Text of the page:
On February 10, 2016, my life changed forever. I’m a week away from that year anniversary and it seems utterly impossible that I am here….in the wilderness….wandering, searching, and feeling exposed to the elements of grief. It has been a year of exhaustion, confusion, and despondency that has shattered not only my heart but also my life….into a million pieces. Just imagine trying to piece together a puzzle with a million pieces…literally try to imagine what that would feel like. It would feel impossible and inconceivable to even try to put that many pieces back together. That’s exactly how it feels when you have lost a child. Your heart is broken and fragmented and the pieces will never fit together like they once did. You will always feel the cracks between the pieces…it will be forever be fractured and scarred…it will always have a gaping whole that can be filled by no one ….fragile and intensely sensitive.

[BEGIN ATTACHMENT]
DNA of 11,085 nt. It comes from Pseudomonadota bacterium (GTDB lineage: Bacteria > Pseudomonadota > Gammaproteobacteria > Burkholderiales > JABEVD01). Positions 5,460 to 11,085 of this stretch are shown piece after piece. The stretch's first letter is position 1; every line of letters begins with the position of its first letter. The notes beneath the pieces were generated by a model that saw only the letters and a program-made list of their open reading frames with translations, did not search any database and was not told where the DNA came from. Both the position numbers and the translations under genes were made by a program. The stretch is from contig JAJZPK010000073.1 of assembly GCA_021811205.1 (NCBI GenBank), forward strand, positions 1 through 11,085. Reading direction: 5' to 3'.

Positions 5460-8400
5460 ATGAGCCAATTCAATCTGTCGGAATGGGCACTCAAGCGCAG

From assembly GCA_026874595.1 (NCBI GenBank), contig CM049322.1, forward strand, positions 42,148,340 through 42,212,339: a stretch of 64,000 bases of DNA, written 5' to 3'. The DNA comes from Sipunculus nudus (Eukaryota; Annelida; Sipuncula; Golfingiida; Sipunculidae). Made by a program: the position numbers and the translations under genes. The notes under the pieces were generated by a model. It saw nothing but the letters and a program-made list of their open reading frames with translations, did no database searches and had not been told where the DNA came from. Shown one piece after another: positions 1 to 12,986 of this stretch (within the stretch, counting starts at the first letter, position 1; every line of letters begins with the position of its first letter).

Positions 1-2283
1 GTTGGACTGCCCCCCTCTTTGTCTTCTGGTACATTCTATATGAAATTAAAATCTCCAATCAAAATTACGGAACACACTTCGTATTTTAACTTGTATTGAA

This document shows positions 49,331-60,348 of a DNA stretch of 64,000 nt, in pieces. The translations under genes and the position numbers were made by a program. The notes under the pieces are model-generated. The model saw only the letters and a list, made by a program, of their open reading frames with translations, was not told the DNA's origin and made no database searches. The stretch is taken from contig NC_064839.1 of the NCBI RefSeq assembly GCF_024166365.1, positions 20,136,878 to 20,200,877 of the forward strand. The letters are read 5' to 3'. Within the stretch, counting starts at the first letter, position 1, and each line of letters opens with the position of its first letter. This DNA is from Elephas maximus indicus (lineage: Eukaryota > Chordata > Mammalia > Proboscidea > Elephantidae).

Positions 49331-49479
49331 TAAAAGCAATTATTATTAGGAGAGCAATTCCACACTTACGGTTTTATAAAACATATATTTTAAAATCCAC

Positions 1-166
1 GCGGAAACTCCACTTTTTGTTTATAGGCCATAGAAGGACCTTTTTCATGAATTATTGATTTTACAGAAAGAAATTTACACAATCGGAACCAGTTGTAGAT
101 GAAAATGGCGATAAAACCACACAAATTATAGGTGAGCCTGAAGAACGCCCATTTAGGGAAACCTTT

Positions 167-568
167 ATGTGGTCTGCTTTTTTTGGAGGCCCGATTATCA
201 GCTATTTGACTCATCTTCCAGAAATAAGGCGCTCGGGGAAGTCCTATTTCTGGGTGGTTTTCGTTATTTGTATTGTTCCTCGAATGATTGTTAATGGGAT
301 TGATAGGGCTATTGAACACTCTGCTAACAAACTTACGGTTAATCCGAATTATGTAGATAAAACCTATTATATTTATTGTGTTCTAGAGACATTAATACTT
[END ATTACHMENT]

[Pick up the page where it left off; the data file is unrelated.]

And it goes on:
The Christmas season was so unbearably difficult and somber that I unconsciously returned to the forest of numbness…a place that allowed me to self protect by cowering under the canopy of trees to conceal my heart from the pain and anguish that has so often consumed me. I have isolated myself not only from people, but from the world itself….hoping that I could escape the continuous cloak of artificial happiness. It is this cloak that permits me to remain numb to the heartache and reality of the world in which I now live. This has undoubtably been the most distressing year of my life…and what’s even more difficult is that so many unknowingly send the message that it’s time to move on with life. I’m aware that those who have never experienced the loss of a child can, in no way, understand or empathize with the heartbreak a parent feels when their child has passed away. I also understand that others often feel uncomfortable around grieving parents because they don’t know how to communicate with them…that they are afraid that what they say will cause even more pain. This is true in many cases, and I myself have oftentimes become very sensitive to the comments of others. And I try to remember that they just don’t understand how their remarks are received by those who are grieving. Sometimes I can do that, but sometimes I can’t. So if we grieving parents come across as blunt…please understand that we going through an extremely oppressive season in our life and that we may even often sound rude in our responses. Whatever the case, all are affected by grief in some way…some of us stand on the outside looking in (where I once did) and think that we might handle things differently. Those of us on the inside have no idea how to deal with all of the conflicting emotions that often switch on and off throughout the day. We are trying to manage one feeling when another manifests itself unexpectedly, startling us into a new realm of pain and unconscious awareness of the palpability of our current state in the wilderness of grief.